Companies sometimes cease operations to do some restructuring. This can occur for various reasons, particularly if partners go their separate ways instead of continuing the partnership or when one larger company splits into smaller companies.
Both situations are complex, so you must ensure you do what’s necessary to protect yourself and your company. There are several considerations to think about when you’re planning this type of transformation for your business.
Reasons business owners may “divorce”
The primary purpose of a split-up is to create separately run companies with their unique focus. When partners aren’t getting along or decide that they want to be independent business owners, each may take a particular facet of the company and splinter into two or more companies. Larger businesses will sometimes divide into separate entities to avoid being considered a monopoly.
Sometimes, companies will undergo a transformation as part of a strategy change. This is often the case when there are untapped markets that can’t be touched while the company is one large entity. This split will sometimes revamp customer support and confidence in a brand.
Protecting business entities post-division
Protecting every business entity during the split-up and after is a priority. The circumstances leading to the division are part of what determines what protective measures are required. When partners are dividing into separate businesses, unambiguous terms of the agreement have to be determined. This must include which party will have the right to each specific asset.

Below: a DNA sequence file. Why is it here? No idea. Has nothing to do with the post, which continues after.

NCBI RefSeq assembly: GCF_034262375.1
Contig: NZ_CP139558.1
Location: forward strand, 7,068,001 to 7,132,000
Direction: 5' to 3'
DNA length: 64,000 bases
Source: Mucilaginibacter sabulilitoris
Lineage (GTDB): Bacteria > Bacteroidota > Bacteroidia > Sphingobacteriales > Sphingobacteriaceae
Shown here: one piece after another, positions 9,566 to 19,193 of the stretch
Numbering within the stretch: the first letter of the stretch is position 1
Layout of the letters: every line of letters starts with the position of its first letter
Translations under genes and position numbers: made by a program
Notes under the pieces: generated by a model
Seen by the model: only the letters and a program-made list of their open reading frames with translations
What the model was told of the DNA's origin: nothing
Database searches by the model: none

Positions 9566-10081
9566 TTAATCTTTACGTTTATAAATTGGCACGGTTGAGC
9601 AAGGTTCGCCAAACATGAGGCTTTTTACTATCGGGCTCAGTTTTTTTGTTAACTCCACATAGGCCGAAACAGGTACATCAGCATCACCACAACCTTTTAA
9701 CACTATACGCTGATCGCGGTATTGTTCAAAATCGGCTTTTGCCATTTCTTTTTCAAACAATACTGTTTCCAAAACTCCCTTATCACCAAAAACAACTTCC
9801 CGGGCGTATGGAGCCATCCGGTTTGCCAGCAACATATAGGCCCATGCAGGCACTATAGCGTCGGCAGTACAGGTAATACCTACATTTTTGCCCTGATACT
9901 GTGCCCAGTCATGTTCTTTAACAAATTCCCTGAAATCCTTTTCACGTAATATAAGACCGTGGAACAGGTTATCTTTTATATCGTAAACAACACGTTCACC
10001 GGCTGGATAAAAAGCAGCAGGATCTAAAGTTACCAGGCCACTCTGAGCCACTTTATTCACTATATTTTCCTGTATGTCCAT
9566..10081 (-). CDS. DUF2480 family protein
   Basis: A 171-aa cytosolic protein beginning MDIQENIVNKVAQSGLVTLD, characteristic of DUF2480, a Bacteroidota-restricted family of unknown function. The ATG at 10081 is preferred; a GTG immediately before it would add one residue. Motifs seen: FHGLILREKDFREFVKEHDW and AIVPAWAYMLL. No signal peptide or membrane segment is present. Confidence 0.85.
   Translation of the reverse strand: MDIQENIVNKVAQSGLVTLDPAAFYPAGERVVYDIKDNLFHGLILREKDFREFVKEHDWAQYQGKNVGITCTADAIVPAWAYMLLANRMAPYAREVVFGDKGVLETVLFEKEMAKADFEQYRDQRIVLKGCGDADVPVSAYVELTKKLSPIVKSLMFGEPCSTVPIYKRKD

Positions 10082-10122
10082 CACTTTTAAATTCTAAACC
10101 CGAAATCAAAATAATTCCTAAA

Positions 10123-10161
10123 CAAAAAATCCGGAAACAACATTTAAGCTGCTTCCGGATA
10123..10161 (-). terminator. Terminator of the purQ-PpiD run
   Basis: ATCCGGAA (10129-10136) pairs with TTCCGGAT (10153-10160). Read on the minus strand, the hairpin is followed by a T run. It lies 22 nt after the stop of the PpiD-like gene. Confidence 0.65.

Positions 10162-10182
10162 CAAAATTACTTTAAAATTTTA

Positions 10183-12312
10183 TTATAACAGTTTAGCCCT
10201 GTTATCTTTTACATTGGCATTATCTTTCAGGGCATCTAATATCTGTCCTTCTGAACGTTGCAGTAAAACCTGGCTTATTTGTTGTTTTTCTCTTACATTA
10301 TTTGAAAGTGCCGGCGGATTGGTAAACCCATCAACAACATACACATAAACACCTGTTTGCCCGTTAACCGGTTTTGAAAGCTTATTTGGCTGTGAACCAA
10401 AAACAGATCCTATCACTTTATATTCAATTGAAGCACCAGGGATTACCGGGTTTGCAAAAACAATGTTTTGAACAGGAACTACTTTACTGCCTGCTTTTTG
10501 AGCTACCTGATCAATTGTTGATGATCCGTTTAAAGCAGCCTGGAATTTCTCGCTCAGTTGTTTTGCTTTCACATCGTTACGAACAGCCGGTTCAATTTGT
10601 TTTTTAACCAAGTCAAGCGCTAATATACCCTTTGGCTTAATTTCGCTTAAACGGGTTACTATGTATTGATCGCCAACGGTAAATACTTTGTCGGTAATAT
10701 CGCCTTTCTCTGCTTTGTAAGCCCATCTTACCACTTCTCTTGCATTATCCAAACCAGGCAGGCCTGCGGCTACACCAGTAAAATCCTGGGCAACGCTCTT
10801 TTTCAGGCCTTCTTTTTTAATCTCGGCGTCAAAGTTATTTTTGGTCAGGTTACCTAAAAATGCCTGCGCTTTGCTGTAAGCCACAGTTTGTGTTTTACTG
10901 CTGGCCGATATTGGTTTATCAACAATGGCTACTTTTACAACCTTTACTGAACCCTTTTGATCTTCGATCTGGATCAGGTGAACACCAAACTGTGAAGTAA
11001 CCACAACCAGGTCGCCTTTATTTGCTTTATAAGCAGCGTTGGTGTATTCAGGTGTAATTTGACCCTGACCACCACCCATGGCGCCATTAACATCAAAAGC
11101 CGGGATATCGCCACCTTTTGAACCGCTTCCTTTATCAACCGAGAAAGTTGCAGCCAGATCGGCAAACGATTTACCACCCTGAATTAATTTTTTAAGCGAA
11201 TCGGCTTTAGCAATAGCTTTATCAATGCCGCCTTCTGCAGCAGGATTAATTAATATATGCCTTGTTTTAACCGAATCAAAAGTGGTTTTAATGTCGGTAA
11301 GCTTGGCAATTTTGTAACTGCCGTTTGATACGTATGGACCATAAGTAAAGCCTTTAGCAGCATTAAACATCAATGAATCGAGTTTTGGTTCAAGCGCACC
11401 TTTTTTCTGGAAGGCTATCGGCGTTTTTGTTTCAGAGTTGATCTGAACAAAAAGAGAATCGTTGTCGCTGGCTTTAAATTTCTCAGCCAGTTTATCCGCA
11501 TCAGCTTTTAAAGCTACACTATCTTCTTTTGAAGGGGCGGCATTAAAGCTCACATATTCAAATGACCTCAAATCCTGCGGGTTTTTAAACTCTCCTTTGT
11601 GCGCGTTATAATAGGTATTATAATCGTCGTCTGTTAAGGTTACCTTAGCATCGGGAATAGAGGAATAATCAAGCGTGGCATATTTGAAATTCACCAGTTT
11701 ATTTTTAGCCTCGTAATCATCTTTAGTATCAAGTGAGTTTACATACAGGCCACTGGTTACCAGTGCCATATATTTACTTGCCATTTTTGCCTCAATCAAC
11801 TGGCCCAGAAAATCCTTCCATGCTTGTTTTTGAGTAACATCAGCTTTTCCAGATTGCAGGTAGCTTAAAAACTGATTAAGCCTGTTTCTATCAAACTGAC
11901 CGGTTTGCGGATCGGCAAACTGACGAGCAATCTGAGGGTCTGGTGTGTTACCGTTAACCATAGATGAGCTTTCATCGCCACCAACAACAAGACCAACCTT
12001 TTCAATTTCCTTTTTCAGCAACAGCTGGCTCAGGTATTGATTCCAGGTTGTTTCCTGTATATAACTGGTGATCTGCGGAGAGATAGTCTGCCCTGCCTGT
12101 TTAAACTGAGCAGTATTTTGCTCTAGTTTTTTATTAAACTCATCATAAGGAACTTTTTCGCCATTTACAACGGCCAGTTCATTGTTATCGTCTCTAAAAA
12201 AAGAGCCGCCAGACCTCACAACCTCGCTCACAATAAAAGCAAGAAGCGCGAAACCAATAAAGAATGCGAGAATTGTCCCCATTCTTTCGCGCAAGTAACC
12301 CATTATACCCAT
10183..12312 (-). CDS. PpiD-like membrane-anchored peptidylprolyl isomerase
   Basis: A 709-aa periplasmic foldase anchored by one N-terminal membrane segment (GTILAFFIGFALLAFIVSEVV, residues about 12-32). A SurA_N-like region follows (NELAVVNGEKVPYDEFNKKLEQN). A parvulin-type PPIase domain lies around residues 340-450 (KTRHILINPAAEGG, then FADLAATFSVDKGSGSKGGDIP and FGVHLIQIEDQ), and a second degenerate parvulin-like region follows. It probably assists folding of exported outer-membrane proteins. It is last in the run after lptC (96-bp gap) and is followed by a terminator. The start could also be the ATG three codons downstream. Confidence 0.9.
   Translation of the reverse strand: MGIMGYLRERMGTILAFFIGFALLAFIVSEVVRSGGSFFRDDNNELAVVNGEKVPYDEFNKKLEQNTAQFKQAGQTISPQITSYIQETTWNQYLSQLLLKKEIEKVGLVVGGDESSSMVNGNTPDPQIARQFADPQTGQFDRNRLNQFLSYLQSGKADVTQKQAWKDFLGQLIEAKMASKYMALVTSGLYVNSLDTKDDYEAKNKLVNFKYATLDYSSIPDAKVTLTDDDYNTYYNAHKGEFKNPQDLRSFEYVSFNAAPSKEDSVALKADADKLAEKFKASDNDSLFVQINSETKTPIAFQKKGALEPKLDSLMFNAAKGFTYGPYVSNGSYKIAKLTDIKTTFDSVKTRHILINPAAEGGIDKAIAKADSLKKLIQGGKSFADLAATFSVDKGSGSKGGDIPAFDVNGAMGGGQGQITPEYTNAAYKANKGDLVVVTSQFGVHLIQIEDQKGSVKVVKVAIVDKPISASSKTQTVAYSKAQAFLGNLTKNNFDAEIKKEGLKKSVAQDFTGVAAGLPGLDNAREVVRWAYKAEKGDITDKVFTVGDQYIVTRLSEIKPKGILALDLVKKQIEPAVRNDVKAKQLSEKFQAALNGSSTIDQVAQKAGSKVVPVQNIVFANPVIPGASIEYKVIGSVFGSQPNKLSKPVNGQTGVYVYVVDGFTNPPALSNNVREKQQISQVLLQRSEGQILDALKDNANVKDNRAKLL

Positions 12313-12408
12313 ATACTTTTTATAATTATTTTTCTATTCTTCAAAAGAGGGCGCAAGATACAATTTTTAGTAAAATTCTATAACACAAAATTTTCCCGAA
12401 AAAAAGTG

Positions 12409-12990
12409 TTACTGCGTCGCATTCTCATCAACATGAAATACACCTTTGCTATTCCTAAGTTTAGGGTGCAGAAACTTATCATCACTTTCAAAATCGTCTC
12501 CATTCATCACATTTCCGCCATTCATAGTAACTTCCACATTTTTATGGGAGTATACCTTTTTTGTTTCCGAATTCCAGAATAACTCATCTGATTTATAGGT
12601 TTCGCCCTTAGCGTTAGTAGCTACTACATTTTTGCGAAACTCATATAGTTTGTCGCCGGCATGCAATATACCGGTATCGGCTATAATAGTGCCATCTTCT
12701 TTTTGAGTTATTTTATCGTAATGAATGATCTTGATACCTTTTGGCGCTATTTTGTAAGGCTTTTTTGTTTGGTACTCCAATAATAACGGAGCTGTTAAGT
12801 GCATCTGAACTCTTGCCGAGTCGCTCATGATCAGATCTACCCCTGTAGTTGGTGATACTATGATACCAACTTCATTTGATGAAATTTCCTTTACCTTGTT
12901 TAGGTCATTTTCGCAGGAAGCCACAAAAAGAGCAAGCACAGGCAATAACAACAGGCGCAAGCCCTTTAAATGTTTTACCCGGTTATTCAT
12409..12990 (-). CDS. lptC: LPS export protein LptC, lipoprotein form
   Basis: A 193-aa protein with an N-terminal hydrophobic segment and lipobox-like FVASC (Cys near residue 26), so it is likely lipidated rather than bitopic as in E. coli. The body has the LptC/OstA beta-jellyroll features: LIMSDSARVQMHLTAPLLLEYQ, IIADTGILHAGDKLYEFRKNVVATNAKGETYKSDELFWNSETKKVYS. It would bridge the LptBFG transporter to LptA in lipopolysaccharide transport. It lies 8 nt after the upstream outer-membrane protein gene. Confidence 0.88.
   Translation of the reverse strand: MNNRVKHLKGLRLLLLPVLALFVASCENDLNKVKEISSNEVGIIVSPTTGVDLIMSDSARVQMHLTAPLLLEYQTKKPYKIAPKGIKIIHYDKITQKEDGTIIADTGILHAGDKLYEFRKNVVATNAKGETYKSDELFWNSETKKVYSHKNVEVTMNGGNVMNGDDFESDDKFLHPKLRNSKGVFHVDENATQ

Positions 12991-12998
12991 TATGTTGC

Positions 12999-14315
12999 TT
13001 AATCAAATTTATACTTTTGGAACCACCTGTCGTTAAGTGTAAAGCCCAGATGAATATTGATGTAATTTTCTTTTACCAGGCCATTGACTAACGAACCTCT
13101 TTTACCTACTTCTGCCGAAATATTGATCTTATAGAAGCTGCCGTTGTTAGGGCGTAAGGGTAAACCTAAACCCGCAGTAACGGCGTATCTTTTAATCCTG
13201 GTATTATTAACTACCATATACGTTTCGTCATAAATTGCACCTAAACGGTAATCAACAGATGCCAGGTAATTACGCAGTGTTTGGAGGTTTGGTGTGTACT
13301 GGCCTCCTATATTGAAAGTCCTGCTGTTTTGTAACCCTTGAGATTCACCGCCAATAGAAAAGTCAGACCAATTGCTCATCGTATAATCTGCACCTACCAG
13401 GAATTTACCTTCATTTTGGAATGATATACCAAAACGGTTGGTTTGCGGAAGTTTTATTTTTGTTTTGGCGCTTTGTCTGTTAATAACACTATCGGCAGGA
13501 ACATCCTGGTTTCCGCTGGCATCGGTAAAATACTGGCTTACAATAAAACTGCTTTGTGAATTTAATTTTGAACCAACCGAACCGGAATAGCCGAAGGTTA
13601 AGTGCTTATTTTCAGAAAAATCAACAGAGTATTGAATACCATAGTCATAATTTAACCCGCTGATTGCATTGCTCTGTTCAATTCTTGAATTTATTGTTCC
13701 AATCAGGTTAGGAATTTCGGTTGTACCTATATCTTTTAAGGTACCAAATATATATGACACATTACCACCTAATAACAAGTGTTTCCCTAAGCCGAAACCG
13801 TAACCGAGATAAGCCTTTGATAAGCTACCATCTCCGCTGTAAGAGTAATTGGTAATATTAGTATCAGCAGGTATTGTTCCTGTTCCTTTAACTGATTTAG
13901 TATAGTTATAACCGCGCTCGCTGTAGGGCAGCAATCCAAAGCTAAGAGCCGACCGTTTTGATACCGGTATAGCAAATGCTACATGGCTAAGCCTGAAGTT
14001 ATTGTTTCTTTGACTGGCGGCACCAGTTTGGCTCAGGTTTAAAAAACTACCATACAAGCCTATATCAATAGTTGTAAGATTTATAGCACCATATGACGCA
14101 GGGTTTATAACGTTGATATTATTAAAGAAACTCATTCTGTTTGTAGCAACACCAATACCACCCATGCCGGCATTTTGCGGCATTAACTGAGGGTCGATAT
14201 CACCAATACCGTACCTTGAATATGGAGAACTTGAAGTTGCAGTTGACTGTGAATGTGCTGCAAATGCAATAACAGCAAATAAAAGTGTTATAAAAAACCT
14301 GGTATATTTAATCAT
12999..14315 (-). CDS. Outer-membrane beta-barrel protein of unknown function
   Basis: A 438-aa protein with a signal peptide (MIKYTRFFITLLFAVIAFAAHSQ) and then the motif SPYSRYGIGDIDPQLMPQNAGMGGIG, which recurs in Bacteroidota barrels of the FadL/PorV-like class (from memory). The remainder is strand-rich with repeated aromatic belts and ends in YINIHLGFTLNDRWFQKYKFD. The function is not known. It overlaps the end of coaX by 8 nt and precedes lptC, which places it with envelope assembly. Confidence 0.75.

Employee payroll, current debts for the company and business assets are also matters to address. This might mean rolling some over to the newly-formed company, but you must ensure everything is covered. Non-compete agreements that outline specific terms for each party may also be necessary.
Another consideration in a business divorce is the legal business structure and entity. Often, the original company is dissolved, which requires tax filings and notifications to specific government agencies. The reporting specifics are determined by the type of business structure of your company or partnership.
These are just a few details that must be handled. Ultimately, you have to protect the interests of the company as well as shield yourself from liability. Contact us. We can help ensure you have everything covered.